Cycle (graph theory)

A graph with edges colored to illustrate path H-A-B (green), closed path or walk with a repeated vertex B-D-E-F-D-C-B (blue) and a cycle with no repeated edge or vertex H-D-G-H (red)

In graph theory, there are several different types of objects called cycles, principally a closed walk and a simple cycle; also, e.g., an element of the cycle space of the graph.


A closed walk consists of a sequence of vertices starting and ending at the same vertex, with each two consecutive vertices in the sequence adjacent to each other in the graph. In a directed graph, each edge must be traversed by the walk consistently with its direction: the edge must be oriented from the earlier of two consecutive vertices to the later of the two vertices in the sequence. The choice of starting vertex is not important: traversing the same cyclic sequence of edges from different starting vertices produces the same closed walk.

A simple cycle may be defined either as a closed walk with no repetitions of vertices and edges allowed, other than the repetition of the starting and ending vertex, or as the set of edges in such a walk. The two definitions are equivalent in directed graphs, where simple cycles are also called directed cycles: the cyclic sequence of vertices and edges in a walk is completely determined by the set of edges that it uses. In undirected graphs the set of edges of a cycle can be traversed by a walk in either of two directions, giving two possible directed cycles for every undirected cycle. (For closed walks more generally, in directed or undirected graphs, the multiset of edges does not unambiguously determine the vertex ordering.) A circuit can be a closed walk allowing repetitions of vertices but not edges; however, it can also be a simple cycle, so explicit definition is recommended when it is used.[1]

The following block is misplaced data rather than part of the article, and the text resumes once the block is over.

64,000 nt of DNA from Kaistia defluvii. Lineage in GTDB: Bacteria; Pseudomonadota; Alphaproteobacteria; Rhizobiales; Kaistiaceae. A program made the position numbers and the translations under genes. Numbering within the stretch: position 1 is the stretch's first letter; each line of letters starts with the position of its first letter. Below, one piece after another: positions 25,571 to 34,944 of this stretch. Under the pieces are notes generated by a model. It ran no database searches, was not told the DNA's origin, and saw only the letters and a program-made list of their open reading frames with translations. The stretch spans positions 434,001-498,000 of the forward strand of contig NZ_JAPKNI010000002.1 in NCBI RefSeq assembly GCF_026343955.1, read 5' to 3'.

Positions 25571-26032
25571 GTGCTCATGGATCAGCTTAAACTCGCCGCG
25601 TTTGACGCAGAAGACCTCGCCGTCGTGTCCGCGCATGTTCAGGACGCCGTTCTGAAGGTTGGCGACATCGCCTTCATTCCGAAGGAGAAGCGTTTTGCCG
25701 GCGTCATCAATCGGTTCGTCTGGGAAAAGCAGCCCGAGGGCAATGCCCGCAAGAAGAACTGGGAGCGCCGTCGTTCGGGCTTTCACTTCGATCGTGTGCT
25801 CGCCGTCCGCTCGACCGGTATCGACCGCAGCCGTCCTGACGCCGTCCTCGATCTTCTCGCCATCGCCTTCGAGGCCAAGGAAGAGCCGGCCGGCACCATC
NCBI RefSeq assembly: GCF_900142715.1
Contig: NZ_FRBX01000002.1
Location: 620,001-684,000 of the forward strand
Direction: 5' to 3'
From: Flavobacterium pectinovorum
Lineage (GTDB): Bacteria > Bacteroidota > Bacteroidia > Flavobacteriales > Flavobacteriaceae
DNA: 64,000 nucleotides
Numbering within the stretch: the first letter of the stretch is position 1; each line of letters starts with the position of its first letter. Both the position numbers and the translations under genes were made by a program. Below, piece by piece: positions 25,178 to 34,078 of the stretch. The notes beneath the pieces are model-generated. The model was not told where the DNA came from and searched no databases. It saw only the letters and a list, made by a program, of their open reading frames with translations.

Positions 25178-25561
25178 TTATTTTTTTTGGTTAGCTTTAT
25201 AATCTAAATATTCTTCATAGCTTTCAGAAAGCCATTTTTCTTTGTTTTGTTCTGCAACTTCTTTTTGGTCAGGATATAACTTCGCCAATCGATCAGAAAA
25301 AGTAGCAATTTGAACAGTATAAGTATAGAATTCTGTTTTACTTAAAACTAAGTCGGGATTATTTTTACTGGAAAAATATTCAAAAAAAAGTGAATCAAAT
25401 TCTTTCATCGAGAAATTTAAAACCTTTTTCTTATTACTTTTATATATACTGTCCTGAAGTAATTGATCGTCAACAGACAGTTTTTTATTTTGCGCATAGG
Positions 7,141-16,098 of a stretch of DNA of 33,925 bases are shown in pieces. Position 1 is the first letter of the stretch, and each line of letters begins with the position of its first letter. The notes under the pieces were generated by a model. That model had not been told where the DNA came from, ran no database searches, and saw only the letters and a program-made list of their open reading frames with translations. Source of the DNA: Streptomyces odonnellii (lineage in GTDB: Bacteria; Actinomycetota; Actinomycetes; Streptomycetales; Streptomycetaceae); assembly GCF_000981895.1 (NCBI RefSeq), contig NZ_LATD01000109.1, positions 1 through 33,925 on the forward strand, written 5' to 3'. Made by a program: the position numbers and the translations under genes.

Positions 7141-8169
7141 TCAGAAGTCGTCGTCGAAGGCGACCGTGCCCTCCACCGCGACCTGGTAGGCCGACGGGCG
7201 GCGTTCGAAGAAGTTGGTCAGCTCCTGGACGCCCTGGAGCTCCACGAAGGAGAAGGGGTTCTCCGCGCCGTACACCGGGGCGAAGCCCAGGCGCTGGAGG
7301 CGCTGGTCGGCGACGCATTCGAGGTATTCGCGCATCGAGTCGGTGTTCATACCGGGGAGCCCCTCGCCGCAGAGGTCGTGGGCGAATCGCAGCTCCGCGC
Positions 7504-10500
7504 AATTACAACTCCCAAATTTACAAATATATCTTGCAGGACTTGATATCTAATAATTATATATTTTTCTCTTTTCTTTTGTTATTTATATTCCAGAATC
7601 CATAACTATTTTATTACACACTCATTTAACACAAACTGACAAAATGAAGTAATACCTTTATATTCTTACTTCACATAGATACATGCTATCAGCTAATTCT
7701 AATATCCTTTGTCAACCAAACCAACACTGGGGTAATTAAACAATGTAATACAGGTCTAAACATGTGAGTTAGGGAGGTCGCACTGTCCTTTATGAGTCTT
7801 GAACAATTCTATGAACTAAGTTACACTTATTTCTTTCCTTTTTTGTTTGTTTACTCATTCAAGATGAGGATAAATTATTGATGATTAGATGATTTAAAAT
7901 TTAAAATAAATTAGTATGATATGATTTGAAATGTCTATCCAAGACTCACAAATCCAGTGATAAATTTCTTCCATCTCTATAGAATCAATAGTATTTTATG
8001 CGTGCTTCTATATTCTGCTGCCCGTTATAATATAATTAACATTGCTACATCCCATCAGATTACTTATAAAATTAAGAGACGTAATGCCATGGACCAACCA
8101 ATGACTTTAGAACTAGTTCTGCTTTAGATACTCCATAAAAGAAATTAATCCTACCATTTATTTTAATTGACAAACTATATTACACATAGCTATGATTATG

In order to maintain a consistent terminology, for the rest of this article, "cycle" means a simple cycle, except where otherwise stated.

Chordless cycles

In this graph the green cycle (A-B-C-D-E-F-A) is chordless whereas the red cycle (G-H-I-J-K-L-G) is not. This is because the edge K-I is a chord.

A chordless cycle in a graph, also called a hole or an induced cycle, is a cycle such that no two vertices of the cycle are connected by an edge that does not itself belong to the cycle. An antihole is the complement of a graph hole. Chordless cycles may be used to characterize perfect graphs: by the strong perfect graph theorem, a graph is perfect if and only if none of its holes or antiholes have an odd number of vertices that is greater than three. A chordal graph, a special type of perfect graph, has no holes of any size greater than three.

The girth of a graph is the length of its shortest cycle; this cycle is necessarily chordless. Cages are defined as the smallest regular graphs with given combinations of degree and girth.